>> Monday, February 16, 2004
Mr. Parker Pyne happens to be handy at a dinner party when an incredibly expensive diamond is stolen. The incomparable Hercule Poirot proves that a crowd is the best place for a murder. And Miss Marple solves a crime that stumped the police without ever leaving her fireside. This superb collection assembles all of Agatha Christie's top detectives to solve the most challenging cases of their careersThe stories included were the following:
Problem at Pollensa Bay - (1936) - Detective Parker Pyne helps two lovebirds make the boy's overprotective mama accept the girl. A bit predictable, but cute.
The Regatta Mystery - (1939) - Parker Pyne is called to investigate how a valuable diamond disappeared from a closed room. The owner, a diamond merchant, who always carried the gem on him, had passed it round the table, after a young girl in the party challenged him that she could "steal" it. It was well-done, but also pretty easy to guess what had happened.
The Mystery of the Baghdad Chest - (1932) - Narrated by Hastings, this story has Poirot investigate the death of a man found inside a chest. The owner of the house is suspected to have killed him and stuck him in the chest, and later have spent the evening at a party in that same room. Very cleverly plotted.
How Does Your Garden Grow? - (1935) - Poirot receives a mysterious letter from an elderly spinster who requests his help in a matter she doesn't disclose. Receiving no reply, Poirot makes inquiries and learns that she's died, poisoned with strychnine. Interesting story, but Christie didn't play fair here, since the reader isn't privy to the little detail that tips Poirot off to the solution.
Yellow Iris a.k.a. "Hercule Poirot and the Sixth Chair" - (1937) - Yet another mysterious summons (a phone call, this time), has Poirot hurrying into a case. The setting is a restaurant, where a widower intends to recreate the circumstances of his wife's death the previous year... Intriguing, but a bit preposterous.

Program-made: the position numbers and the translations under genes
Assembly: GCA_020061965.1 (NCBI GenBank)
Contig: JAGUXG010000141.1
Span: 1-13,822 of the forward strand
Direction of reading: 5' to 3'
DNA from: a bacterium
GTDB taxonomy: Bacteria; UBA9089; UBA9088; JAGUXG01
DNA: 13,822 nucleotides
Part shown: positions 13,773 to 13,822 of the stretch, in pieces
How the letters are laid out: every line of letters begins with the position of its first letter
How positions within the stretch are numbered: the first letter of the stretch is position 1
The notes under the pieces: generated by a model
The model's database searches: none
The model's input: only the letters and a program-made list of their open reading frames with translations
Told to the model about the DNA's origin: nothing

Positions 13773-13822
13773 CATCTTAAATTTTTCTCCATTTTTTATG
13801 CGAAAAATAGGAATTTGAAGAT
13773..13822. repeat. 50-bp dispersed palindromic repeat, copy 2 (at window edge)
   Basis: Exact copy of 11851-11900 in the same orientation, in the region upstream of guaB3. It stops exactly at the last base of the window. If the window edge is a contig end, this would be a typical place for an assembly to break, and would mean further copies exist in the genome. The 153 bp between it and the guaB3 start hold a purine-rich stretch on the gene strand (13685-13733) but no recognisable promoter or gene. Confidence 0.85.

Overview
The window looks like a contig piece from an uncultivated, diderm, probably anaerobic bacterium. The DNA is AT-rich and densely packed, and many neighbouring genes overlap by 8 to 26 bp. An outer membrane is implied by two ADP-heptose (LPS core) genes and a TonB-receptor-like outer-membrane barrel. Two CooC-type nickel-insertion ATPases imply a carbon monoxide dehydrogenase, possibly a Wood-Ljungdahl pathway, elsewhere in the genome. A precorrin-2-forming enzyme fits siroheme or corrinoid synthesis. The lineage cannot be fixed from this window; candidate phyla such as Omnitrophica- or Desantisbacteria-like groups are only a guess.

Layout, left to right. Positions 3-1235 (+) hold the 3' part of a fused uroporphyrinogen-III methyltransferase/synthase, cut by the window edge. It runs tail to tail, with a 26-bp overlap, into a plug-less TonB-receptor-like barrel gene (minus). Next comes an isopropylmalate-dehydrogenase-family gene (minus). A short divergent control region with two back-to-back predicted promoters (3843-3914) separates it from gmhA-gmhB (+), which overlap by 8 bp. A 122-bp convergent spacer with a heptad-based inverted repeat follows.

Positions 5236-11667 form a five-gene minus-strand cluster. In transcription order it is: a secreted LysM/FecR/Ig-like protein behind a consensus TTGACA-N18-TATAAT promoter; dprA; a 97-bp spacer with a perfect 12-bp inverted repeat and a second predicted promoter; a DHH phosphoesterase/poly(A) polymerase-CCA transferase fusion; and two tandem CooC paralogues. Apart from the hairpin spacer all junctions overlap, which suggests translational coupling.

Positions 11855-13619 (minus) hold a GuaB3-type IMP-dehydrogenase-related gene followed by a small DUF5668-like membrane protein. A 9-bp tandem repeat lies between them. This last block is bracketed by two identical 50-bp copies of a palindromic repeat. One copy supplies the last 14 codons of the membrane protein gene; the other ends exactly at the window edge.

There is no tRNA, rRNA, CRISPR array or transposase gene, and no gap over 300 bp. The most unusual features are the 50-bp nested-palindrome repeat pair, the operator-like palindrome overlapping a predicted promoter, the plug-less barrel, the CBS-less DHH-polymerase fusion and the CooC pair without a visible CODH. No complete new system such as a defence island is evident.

Miss Marple Tells a Story - (1939) - This one's narrated by Miss Marple herself, to her nephew Raymond and his wife. She tells of a consultation made to her by her solicitor, asking her to help a client of his who's suspected of murdering his wife in a supposed "locked-room" mystery. Pretty good, and very Marple-ish solution, which I always enjoy.
In a Glass Darkly - (1934) - This one's not a mystery, but a supernatural story. It's narrated by a man who visits a friend's house and as soon as he arrives, before he's even met the rest of the family, has a supernatural experience. He's changing in front of the mirror and reflected behind him he sees a horrifying scene in the adjacent room: a young woman being strangled by a man with a scar on his face. On turning around, the door he was seeing the scene through is actually blocked by a huge armoire. Going down to meet the rest of the family, he discovers the young woman is his friend's sister, and that her fiancé has a scar in his face... Interesting story.
The Dream, a.k.a. "The Three Strange Points" - (1937) - Poirot is summoned by a reclusive millionaire and asked if he can help him with his problem. Apparently, the man has been dreaming every night of shooting himself at 3:28 PM, and he now wonders if it's possible that someone is attempting to hound him to death by controlling his dreams. Poirot, obviously, can offer no help. When Poirot hears that not long after that the millionaire in fact did commit suicide at precisely that hour, he decides to investigate again. Intriguing, but I did catch every single clue, so I guessed everything pretty easily.
Problem at Sea - a.k.a. "Poirot and the Crime in Cabin 66", "The Quickness of the Hand" - (1936) - During a sea trip to Alexandria, Poirot gets acquainted with his fellow passengers, including a colonel who used to be a vaudevill artist and his rich, jealous and always rude to him wife. When the boat gets to Alexandria, the wife is murdered, in a locked room, apparently at a time in which her husband has an unasailable alibi. Well constructed.
Nice, consistent collection. Even though Poirot is my favourite Christie sleuth, I enjoyed having some stories starring the others. Made for a little variety. A B.